Here’s why I like this tool. We meet online or offline for about an hour each week, as friends. Typically, a Hope Group is made up of a two Christians and one or two unchurched people. It’s a safe and caring space where people can ask and answer questions, structured in a clear way. We ask (a) what are you thankful for? (b) what has been a challenge? (c) read and discuss a scripture of hope from the life of Jesus (d) make a plan to help others, and (e) say a short prayer. You don’t need to have expert bible knowledge or strong leadership skills to start a Hope Group. They are designed for ordinary Christians who want to disciple their friends towards a faith in Jesus.
In spite of its simplicity, each component of a Hope Group is well considered, embedding the logic of discipleship as an apprenticeship to Jesus. Here’s what I mean:
Thanks: As we share what we are thankful for, we prime for worship. We are training unchurched people to look for what is good, right and pure in our world. We are creating a culture of gratitude; a joyful community, who will eventually turn their thankfulness towards Jesus.
Challenge: To share honestly, from the heart, is to create a culture of authenticity and truth-telling. As we discover the prayer needs of others, it allows us to set a culture where hard things are brought before God, in community. This provides a foundation for deep and robust fellowship, which is a precursor for church.
Scripture: The Bible is the word of God, penetrating body and spirit (Hebrews 4:12). As we read the Gospels with people who don’t yet know Jesus, we allow the Holy Spirit to soften and convict their hearts in his timing. In line with the Discovery Bible Study method, we ask three open questions to stimulate action-oriented discussion: “What does this story tell us about God or Jesus?” “What does it say about people?” “How does this scripture speak to me personally; to my heart, not just my head?” It’s not about having the ‘right’ answer, but enabling spirit-filled conversations to happen around the teachings of Jesus.
Help: In the Western church, we struggle to turn our theological discussions into accountable actions. But action is part of an apprenticeship. In a Hope Group, we “help” by answering two questions: “Who will you help this week, and how will you help them?” We each make a plan to do something beneficial in another person’s life, and by doing so, create an association between “bible reading” and “committed action.” Over time, as participants begin to put their trust in Jesus, we shift our language to include the word obey: “How will you obey what we have read and discussed this week?” As we learn to hear and obey the words of Christ, we deepen our apprenticeship with Jesus.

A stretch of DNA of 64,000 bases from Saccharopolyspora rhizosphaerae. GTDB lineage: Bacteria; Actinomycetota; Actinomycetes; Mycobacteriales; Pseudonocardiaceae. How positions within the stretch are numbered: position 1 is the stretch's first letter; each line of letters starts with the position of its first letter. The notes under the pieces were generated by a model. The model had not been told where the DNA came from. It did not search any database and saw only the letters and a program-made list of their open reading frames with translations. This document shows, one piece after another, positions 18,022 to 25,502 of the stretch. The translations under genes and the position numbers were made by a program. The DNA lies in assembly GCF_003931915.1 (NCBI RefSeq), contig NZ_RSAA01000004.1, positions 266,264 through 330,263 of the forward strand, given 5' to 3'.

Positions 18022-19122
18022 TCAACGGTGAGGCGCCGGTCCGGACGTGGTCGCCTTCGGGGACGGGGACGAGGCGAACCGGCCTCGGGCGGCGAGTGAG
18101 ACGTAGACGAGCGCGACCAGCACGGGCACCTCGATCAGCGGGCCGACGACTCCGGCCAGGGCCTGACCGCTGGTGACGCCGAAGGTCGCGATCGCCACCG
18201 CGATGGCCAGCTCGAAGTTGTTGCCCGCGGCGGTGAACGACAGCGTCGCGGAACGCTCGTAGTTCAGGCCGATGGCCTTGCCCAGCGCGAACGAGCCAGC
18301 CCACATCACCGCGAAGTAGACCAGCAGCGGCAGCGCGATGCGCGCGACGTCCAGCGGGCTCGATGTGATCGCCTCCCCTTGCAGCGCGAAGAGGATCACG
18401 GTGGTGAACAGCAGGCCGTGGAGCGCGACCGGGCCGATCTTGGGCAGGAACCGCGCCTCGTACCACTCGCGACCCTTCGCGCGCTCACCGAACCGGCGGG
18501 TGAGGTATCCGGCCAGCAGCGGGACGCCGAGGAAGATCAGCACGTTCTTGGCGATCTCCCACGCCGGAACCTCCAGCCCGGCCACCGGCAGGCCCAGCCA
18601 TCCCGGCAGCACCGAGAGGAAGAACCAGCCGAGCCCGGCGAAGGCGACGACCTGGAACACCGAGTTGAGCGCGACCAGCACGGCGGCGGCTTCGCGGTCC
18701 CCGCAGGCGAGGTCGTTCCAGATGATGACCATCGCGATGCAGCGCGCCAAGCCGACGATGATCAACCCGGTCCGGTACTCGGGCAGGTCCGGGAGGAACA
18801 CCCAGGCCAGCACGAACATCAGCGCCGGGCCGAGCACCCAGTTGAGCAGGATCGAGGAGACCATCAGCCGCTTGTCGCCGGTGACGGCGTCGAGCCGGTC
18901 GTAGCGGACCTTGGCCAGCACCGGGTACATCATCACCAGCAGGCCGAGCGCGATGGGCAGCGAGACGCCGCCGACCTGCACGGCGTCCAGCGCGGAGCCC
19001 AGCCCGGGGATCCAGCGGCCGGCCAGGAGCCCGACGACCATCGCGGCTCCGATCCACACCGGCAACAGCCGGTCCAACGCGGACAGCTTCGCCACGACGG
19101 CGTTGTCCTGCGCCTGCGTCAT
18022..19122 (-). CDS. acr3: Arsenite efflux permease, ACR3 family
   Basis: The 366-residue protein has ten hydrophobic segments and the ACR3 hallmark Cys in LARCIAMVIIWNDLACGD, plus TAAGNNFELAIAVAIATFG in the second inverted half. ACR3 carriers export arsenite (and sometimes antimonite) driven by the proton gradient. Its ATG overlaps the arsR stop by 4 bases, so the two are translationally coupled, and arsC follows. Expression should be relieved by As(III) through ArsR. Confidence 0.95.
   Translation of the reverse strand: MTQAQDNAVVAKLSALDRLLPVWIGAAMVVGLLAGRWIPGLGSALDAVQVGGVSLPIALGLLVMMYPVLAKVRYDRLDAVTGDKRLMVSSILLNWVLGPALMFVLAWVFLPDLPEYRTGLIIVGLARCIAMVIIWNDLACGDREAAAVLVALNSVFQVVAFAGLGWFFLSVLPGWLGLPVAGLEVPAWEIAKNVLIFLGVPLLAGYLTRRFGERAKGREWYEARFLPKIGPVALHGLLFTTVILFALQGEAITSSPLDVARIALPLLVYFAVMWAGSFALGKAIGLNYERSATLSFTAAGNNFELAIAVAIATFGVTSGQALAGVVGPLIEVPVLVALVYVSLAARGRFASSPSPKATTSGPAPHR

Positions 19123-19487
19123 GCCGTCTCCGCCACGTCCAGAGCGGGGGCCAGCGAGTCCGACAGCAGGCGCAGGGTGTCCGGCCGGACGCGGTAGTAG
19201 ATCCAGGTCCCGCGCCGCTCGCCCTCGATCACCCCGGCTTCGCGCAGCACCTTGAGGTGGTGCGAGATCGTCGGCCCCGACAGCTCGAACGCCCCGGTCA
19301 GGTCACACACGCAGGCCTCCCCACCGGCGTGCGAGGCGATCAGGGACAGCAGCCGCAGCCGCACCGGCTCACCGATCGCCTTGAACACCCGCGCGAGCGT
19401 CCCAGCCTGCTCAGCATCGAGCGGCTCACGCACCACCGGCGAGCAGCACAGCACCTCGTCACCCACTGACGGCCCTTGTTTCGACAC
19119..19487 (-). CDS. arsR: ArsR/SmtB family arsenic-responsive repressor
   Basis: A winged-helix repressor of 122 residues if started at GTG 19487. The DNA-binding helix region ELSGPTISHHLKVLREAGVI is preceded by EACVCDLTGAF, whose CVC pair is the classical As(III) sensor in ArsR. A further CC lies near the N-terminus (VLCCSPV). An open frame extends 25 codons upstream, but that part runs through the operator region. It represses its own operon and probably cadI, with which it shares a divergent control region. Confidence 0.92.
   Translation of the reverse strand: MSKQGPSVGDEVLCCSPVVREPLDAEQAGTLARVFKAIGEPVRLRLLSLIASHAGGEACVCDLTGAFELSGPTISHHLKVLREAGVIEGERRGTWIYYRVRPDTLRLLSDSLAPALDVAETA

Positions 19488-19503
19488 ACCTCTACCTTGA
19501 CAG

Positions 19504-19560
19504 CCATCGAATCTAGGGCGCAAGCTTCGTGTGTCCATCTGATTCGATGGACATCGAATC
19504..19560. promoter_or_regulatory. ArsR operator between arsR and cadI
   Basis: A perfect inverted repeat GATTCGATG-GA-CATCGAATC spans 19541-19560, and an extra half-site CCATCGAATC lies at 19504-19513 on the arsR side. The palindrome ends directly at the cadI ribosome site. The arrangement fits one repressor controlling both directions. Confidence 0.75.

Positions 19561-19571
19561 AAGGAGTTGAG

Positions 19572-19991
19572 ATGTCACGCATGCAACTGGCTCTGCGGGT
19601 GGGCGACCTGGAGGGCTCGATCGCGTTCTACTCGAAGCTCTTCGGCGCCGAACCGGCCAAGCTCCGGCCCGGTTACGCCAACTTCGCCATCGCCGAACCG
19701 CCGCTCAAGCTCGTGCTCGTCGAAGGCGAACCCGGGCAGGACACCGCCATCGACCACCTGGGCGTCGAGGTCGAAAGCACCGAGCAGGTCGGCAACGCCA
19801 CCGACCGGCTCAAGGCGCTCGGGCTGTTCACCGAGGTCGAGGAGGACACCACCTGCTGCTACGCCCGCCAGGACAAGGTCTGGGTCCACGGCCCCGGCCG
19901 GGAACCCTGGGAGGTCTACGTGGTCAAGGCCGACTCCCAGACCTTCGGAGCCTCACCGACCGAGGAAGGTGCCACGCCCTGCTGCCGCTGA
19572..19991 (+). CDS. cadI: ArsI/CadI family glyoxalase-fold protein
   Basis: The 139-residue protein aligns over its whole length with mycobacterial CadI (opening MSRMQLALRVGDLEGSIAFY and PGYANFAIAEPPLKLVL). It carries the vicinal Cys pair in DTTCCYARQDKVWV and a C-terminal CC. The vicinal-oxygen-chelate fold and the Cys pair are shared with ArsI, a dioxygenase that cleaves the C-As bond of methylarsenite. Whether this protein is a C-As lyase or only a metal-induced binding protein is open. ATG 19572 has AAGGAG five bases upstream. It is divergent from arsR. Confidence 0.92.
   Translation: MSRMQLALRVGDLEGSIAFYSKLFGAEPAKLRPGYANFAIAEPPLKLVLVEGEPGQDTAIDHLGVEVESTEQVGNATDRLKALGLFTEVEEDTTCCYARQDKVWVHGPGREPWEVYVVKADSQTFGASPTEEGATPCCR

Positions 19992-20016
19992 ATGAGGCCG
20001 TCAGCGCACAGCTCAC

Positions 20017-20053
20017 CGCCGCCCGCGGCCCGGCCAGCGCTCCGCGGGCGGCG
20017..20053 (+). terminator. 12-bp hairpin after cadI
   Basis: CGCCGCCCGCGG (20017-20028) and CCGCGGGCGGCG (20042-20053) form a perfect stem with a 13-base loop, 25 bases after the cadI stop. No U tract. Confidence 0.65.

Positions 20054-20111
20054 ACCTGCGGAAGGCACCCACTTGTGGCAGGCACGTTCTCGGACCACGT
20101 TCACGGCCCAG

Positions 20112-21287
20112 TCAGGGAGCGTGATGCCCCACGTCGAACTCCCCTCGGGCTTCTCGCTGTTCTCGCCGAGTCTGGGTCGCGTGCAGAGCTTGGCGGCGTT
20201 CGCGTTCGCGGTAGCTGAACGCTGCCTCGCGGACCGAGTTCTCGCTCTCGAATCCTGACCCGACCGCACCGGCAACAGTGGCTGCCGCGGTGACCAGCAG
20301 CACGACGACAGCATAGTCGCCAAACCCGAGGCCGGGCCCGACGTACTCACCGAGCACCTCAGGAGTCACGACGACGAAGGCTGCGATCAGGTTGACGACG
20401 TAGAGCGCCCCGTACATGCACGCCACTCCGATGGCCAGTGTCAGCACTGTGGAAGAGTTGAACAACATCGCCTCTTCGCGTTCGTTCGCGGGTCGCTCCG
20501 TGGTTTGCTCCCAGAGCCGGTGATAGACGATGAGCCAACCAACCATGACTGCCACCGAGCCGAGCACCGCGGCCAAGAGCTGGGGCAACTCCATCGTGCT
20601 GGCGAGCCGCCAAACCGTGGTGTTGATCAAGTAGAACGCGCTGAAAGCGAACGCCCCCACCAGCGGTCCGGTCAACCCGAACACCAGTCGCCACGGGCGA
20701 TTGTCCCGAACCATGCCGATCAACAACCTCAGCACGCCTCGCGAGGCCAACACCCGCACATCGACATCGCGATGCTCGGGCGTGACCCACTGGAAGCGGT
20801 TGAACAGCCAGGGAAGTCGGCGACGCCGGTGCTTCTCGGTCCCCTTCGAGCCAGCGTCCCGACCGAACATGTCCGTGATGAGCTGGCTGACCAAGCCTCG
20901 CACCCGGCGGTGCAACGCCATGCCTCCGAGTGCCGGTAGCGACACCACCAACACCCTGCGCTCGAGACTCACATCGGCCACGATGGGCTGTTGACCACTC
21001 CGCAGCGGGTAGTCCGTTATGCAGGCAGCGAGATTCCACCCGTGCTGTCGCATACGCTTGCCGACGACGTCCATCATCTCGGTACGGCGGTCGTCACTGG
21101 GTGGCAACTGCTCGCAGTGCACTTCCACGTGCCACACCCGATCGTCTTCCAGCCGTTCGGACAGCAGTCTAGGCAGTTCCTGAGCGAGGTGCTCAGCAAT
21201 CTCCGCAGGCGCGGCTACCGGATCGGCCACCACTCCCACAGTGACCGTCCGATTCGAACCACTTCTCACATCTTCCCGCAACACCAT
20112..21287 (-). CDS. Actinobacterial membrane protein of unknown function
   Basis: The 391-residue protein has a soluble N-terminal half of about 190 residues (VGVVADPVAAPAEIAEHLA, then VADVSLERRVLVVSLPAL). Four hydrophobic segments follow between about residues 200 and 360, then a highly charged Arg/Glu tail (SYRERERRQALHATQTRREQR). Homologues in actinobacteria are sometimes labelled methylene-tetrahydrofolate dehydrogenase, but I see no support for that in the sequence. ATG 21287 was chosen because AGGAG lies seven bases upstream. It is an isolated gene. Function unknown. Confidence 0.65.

Pray: When praying with unchurched people, we recommend being conversational and concise. To set a culture where non-believers feel comfortable with prayer, we suggest that you avoid using overly religious language. Keep your prayers short (less than a minute). Pray with your eyes open. Finish with “in Jesus’ name, Amen.” Our intention is to model a form prayer that others can imitate, without needing to know particular words and phrases. By keeping our prayers short, we make it easier for others to imitate us, and therefore, begin their own prayer life.
Bottom line, discipleship is an apprenticeship and requires a change in habits, not just mindset. Although costly, it should not be complicated. By training your people to master a few practical tools, you can unblock barriers that traditionally prevent people from making disciples in the real world. A Hope Group is one such structure — thanks, challenge, scripture, help and prayer. Simple! By using this framework, almost anyone can create a sense of community, read scripture, model prayer, and practice the teachings of Jesus with those who don’t yet know Him. By no means the only way, a Hope Group is an effective way to invite not-yet-believers to enter the discipleship journey.
“Go and make disciples” — but also show me “how.” Rather than motivate our congregations to engage in the Great Commission, let us also train them, equip them, and provide them with practical tools and frameworks to get the job done.
(If you are interested in knowing more about Hope Groups and how they work, watch this video or visit the Together Network. We provide free online training for any Christian who wants to reach out to their unchurched friends by starting a Hope Group).
1 Addison, S (2015) Pioneering Movements: Leadership That Multiplies Disciples and Churches, InterVarsity Press, Illinois, United States, p. 26.